Corn and runner beans combined: Good for animal feed, good for insects

Farmer Friedrich-Wilhelm Klopp and KWS consultant Benjamin Simon stand on a field of corn and string beans.

Corn and bean plants together in one field: A method that has been practiced in South America for 2000 years is being attempted by more and more farmers here in Germany. The benefits are obvious: more food for bees and up to two percent more protein in the silage. But in the end, it primarily comes down to the type of bean.

I always thought that the corn plant would really suffer if I planted beans under it,” says Friedrich-Wilhelm Klopp, a farmer in the Gifhorn district. But his doubts about mixed cultivation have proven to be unfounded. In strolling through his densely covered field, he finds fully formed corncobs. Land planted with corn alone produces a rank-and-file formation of stalks, but Klopp's corn-bean field resembles a jungle of intertwining plants – in part because the stable corn stalks support the winding, climbing beans.

Klopp has an agricultural and forestry operation with piglet and pork production. He also holds shares in a biogas plant. Starting this year, he has been testing how corn and runner beans work together. But the concept isn‘t a new one. Just the opposite, in fact: Farmers in Central and South America have cultivated their fields this way for more than 2000 years. Since then, corn has flourished “together with other plants such as beans, squash and Andean lupin,” explains former KWS corn breeder Walter Schmidt. “Through a number of trials, we have brought the system to its current status and can now offer a practical solution.”

Raising protein content thanks to beans

Many other farmers also see the benefits of the combined corn-bean cultivation as an alternative to corn cultivation alone. A critical point in the combination of eight corn plants and four bean plants to one square meter is the higher protein concentration of the silage. The protein content of corn silage alone is approximately seven percent; when combined with runner beans, it can be raised to up to nine percent. “Among other things, this allows farmers to save on imported soy meal that is added to feed," explains Benjamin Simon, regional consultant for corn and rapeseed at KWS.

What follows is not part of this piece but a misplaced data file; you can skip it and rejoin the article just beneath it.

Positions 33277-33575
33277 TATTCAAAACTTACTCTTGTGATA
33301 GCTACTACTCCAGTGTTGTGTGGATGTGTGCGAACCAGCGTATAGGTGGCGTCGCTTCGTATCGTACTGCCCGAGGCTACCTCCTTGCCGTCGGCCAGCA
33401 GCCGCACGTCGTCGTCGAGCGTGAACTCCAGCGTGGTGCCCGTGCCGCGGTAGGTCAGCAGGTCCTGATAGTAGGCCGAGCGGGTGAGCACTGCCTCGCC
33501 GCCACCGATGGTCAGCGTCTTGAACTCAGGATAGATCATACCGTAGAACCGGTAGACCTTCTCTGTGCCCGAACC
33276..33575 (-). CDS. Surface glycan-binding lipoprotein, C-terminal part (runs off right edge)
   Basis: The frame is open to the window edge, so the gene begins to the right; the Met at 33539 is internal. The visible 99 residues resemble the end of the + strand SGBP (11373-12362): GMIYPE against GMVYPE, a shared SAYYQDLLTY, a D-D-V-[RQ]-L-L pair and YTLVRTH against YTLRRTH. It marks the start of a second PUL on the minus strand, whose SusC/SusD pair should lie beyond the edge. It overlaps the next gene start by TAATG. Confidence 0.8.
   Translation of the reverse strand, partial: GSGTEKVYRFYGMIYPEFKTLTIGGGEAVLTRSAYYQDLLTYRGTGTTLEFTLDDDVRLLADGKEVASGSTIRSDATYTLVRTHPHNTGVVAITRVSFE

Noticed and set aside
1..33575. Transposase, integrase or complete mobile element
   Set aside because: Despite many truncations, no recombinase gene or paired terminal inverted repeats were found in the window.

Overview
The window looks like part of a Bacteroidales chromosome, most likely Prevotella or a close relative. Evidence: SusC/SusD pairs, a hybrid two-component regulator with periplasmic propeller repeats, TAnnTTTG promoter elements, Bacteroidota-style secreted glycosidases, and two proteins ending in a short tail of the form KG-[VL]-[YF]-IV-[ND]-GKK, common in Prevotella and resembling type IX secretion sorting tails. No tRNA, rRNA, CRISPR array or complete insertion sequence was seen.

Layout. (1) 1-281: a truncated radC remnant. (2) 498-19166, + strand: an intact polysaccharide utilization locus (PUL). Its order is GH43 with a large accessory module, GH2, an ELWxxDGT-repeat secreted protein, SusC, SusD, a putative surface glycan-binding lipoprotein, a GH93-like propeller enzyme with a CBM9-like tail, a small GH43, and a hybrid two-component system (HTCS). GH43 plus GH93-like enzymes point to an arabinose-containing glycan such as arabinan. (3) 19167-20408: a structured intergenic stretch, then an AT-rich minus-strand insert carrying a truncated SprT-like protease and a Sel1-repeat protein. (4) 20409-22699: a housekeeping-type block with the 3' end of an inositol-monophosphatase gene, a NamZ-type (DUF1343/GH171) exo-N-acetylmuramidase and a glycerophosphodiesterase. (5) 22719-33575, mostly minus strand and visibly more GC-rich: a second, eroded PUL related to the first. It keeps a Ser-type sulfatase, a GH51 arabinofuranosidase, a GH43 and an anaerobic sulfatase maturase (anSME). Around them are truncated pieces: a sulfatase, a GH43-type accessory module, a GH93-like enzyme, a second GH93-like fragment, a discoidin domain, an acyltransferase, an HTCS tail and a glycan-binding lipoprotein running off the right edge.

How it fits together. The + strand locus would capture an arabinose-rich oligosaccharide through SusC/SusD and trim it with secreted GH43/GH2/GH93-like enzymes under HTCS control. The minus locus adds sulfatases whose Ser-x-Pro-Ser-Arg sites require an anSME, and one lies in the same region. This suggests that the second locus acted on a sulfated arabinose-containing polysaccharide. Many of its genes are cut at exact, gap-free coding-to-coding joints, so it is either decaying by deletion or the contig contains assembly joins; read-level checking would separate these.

Reduced risk of soil erosion

Another benefit: Runner beans provide shade for the soil, thus suppressing weeds, and reduce the risk of soil erosion. The seed breeding institute in Hohenheim is currently conducting trials on the properties of the bean, aimed at exploring whether the bean's ability to absorb atmospheric nitrogen – in a cultivation system with reduced mineral and organic fertilization – is especially beneficial.

More food for bees

Insects benefit greatly from the combined corn-runner bean planting since bees and bumblebees have access to a wider range of food for a longer period of time: While corn flowers for just a few days, runner beans flower later than corn and for several weeks. The mixed cultivation thus also contributes to a more varied agriculture and represents an alternative to monocultures in the fields.

KWS infographics: Corn and runner beans combined: Good for animal feed, good for insects

Despite its many advantages, mixed cultivation has a few disadvantages as well. Some types of beans have a higher phasin content – a protein that is toxic for people and animals in higher concentrations. This is why beans are cooked before human consumption: Cooking denatures the phasin to make it nontoxic. However, there are few findings that show its impact on the health and performance of animals. “To play it safe, we looked for types with low phasin content,” explains Walter Schmidt, former corn breeder at KWS and now a consultant.

More than 250 types were tested at the Chair of Animal Nutrition in Weihenstephan. With success: The tests identified a suitable type of bean. It has "an extremely low content of less than five milligrams phasin per kilogram of organic dry matter," says Schmidt. Related trials at the Chair of Animal Nutrition in Weihenstephan demonstrated that the gastric liquids in cow bellies actually break down the phasin.

Corn-runner beans silage not a problem for biogas installations

Silage made from corn and an appropriate type of bean thus benefits animals as feed. And it is also entirely possible to produce regenerative energy with corn-runner bean silage. This is an important point for farmer Klopp and his biogas plant, which can easily be operated with corn-bean silage.
Klopp summarizes: “The bean and corn combination is a good alternative and it looks like it will establish itself here in the future."

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